Worried About the Tax Gap? Here’s What Corporations Are Getting Away With
September 27, 2019
By Kendra Bozarth
Why This Matters is a series from Roosevelt staff connecting our individual work—from papers to reports and everything in between—to our broader vision of creating a better, more equitable economic and political system. This series will give readers the top takeaways from our latest writing and thinking, with a focus on why they matter as we redefine the rules that guide our social and economic realities.
On Thursday, the Internal Revenue Service (IRS) released new estimates of the US “tax gap,” which measures the difference between the taxes people, corporations, and other entities legally owe and what is actually collected. The tax gap totals nearly $8 trillion over the past decade, according to the chief mathematician (#MathIsReal) for the Senate Budget Committee.
That’s a big number, but there are a few key points missing from news coverage and Twitter debates.
The tax gap misses what corporations and the wealthy few *should* owe.
We shouldn’t ignore the tax gap, but we should also be talking about the ways that we allow corporations and the richest among us to rob our economy blind—in many ways, legally. While most workers are living paycheck to paycheck, tech giants and megacorporations worth billions pay next to nothing in federal taxes. In April, an Amazon spokesperson said, “Amazon pays all the taxes we are required to pay in the US.”
And that’s the point: What corporations are required to pay is too low because the rules (maintained by corporate lobbyists) are set up this way. But by reducing the rewards for economically unproductive or even destructive behavior, progressive tax policy—higher corporate tax rates, a wealth tax, and more—can rectify outsized corporate power and revive our economy.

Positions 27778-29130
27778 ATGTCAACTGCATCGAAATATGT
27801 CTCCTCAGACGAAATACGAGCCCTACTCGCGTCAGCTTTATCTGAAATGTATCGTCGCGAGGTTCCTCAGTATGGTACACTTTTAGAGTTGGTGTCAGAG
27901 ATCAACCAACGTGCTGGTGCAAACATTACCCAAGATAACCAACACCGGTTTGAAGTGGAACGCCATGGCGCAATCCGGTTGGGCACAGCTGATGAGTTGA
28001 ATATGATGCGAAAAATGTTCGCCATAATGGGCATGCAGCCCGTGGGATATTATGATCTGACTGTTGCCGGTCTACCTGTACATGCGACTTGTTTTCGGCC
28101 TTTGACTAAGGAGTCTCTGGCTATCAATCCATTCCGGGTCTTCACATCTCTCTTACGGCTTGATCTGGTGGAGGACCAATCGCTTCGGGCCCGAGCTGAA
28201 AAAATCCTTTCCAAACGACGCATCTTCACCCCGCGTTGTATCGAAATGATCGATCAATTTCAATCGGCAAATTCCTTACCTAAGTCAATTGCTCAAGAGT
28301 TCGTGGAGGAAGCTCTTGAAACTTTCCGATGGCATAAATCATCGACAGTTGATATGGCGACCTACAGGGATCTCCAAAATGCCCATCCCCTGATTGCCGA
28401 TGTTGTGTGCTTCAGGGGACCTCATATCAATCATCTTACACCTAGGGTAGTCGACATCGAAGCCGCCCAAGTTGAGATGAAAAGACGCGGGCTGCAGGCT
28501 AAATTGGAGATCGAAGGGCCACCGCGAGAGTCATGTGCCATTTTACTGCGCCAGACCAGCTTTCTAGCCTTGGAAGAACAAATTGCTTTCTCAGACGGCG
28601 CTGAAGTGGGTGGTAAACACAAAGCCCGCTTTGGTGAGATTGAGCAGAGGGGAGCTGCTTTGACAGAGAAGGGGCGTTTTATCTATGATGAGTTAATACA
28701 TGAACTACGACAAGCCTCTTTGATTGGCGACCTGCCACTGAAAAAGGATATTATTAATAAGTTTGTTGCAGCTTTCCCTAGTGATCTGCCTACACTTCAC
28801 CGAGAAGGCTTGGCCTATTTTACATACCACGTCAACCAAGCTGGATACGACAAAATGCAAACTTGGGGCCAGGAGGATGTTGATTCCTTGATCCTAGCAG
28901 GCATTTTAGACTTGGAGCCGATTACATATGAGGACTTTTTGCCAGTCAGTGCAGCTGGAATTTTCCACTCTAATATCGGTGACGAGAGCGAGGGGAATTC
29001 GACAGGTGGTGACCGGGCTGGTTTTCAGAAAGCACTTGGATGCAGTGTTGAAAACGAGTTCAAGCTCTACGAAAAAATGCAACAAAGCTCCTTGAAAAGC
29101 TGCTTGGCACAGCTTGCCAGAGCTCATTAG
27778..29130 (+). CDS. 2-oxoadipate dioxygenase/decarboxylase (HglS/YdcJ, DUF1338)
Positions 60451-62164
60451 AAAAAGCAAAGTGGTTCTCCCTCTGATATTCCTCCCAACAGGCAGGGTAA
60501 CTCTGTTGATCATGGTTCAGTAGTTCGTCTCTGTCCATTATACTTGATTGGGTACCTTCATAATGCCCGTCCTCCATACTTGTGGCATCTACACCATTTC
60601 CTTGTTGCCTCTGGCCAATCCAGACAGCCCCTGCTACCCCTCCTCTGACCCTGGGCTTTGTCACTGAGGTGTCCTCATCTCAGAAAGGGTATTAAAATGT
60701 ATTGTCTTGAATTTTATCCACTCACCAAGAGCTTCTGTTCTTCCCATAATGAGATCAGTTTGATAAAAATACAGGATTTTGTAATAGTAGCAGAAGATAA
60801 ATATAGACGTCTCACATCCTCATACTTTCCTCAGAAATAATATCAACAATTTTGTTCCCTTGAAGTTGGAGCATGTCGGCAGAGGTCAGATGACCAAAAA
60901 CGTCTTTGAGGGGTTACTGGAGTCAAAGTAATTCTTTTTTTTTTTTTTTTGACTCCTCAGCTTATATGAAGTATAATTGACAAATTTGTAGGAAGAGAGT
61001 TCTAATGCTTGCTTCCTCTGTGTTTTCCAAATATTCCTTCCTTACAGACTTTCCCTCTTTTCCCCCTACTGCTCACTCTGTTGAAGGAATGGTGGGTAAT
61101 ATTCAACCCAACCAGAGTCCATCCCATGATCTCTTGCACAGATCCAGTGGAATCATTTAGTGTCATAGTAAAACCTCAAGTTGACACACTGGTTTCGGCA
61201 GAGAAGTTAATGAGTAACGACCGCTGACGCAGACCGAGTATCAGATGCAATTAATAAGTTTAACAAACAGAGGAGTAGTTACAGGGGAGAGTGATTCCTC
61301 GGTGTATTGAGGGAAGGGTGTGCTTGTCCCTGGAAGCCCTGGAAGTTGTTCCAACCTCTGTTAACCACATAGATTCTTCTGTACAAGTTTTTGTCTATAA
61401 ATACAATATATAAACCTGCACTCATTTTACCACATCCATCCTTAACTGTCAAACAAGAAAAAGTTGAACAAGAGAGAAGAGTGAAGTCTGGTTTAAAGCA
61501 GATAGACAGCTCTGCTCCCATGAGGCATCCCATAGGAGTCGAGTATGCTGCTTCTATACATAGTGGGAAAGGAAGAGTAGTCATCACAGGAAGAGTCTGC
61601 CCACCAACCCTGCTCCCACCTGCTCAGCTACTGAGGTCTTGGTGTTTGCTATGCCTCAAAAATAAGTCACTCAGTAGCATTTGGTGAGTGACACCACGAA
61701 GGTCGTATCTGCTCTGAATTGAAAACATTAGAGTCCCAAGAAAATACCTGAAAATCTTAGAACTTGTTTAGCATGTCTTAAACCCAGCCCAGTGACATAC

Let’s talk less about the tax gap and more about extractive corporate behavior.
Progressives have been losing the tax debate for decades, especially when it comes to who’s paying their fair share. The fact is that the rules of the American tax code are rigged in favor of corporations, CEOs, and shareholders, who—rolling in record-high corporate profits—have a lot more income and wealth but are paying less. And the 2017 Trump tax law actually encourages rich people to game the system by, for example, offshoring profits overseas, utilizing pass-through deductions, and pushing down workers’ wages.
The federal tax code is a key driver of economic policymaking, but even good rules remain inadequate unless we revive tax enforcement. “Reversing the evisceration of the IRS is critical to reducing the concentration of wealth and power at the top,” write my colleagues in Roosevelt’s New Rules report. As they show, progressive reform efforts would include renewed funding and enhanced oversight capabilities.
Notably, equipping the IRS to enforce its tax rules is as much about combating corruption as it is about fixing our economy. “While viewed as distinct crimes, tax crime and corruption are often intrinsically linked,” per a 2018 report from the Organisation for Economic Co-operation and Development (OECD) and the World Bank. Corporations are using their economic might to hijack our democracy, so taking back political power requires taking back the economy—which progressive tax policy aims to do.
None of this is inevitable.
From IRS underenforcement to an unequal economic playing field that allows corporations to pay lower tax rates than most people, today’s economy is the result of policy choices. If you’re worried about the tax gap, then you should also be worried about what’s lost to a lax, inequitable, and unjust tax code.